The manylinux standard (e.g., manylinux2014) for Python wheels provides a practical solution to these challenges, but it also introduces new challenges that the Python community and developers need to consider. Before we delve into these additional challenges, we’ll briefly look at the Python ecosystem for packaging and distribution.

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Report from the February 2019 ISO C++ meeting (Library)

Report from the February 2019 ISO C++ meeting (Library)

Back in February, I attended the WG21 C++ standards committee meeting in rainy Kona, Hawaii (yes, it rained most of the week). This report is so late that we’re now preparing for the next meeting, which will take place mid-July in Cologne.

As usual, I spent the majority of my time in the Library Working Group (for LWG; for details on the various Working Groups and Study Groups see Standard C++: The Committee). The purpose of the LWG is to formalize the specification of the C++ Standard Library, i.e. the second “half” of the C++ standard (although in terms of page count it’s closer to three quarters than half). With a new C++20 standard on the horizon, and lots of new features that people want added to the standard library, the LWG has been very busy trying to process the backlog of new proposals forwarded by the Library Evolution Working Group (LEWG).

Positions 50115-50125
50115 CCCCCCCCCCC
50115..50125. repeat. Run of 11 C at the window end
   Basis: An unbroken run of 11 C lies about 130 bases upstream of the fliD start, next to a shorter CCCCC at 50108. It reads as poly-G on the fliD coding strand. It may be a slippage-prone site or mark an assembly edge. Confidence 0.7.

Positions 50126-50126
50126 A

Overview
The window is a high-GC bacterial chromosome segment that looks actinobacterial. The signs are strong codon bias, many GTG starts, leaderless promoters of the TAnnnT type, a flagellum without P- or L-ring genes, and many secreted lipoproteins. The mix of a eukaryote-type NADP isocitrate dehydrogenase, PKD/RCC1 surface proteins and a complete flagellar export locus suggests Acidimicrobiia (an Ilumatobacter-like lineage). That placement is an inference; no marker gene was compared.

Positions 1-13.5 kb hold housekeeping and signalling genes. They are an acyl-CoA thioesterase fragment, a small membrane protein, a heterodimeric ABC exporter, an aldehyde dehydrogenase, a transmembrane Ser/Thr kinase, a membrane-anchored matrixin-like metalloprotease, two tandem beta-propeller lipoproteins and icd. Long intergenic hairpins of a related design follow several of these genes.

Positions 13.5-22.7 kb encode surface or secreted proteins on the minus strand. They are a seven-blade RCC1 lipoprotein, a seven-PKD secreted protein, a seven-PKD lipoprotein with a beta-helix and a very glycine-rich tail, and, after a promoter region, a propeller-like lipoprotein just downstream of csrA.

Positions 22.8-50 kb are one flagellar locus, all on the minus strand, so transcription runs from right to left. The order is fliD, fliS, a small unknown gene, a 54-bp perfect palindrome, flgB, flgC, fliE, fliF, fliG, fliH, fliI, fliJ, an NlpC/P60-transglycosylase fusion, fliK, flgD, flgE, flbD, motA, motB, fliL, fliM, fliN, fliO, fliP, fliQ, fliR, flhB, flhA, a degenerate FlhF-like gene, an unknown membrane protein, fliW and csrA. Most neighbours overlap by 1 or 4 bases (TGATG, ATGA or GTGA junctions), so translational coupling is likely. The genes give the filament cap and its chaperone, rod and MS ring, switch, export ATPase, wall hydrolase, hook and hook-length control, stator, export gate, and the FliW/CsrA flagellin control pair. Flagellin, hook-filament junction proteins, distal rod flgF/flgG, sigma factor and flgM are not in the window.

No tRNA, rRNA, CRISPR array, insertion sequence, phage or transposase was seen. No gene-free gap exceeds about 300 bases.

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Developer Toolset 8.1 and GCC 8.3 now available for Red Hat Enterprise Linux  7

Developer Toolset 8.1 and GCC 8.3 now available for Red Hat Enterprise Linux 7

Red Hat Developer Toolset delivers GCC, GDB, and a set of complementary development tools for Red Hat Enterprise Linux via two release trains per year. We are pleased to share that Developer Toolset 8.1 with GCC 8.3 is now available and supported on Red Hat Enterprise Linux 7.

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Stack Clash mitigation in GCC: Why -fstack-check is not the answer

Stack Clash mitigation in GCC: Why -fstack-check is not the answer

In our previous article about Stack Clash, we covered the basics of the Stack Clash vulnerability. To summarize, an attacker first uses various means to bring the heap and stack close together. A large stack allocation is then used to “jump the stack guard.” Subsequent stores into the stack may modify objects in the heap or vice versa. This, in turn, can be used by attackers to gain control over applications.

GCC has a capability (-fstack-check), which looked promising for mitigating Stack Clash attacks. This article will cover how -fstack-check works and why it is insufficient for mitigating Stack Clash attacks.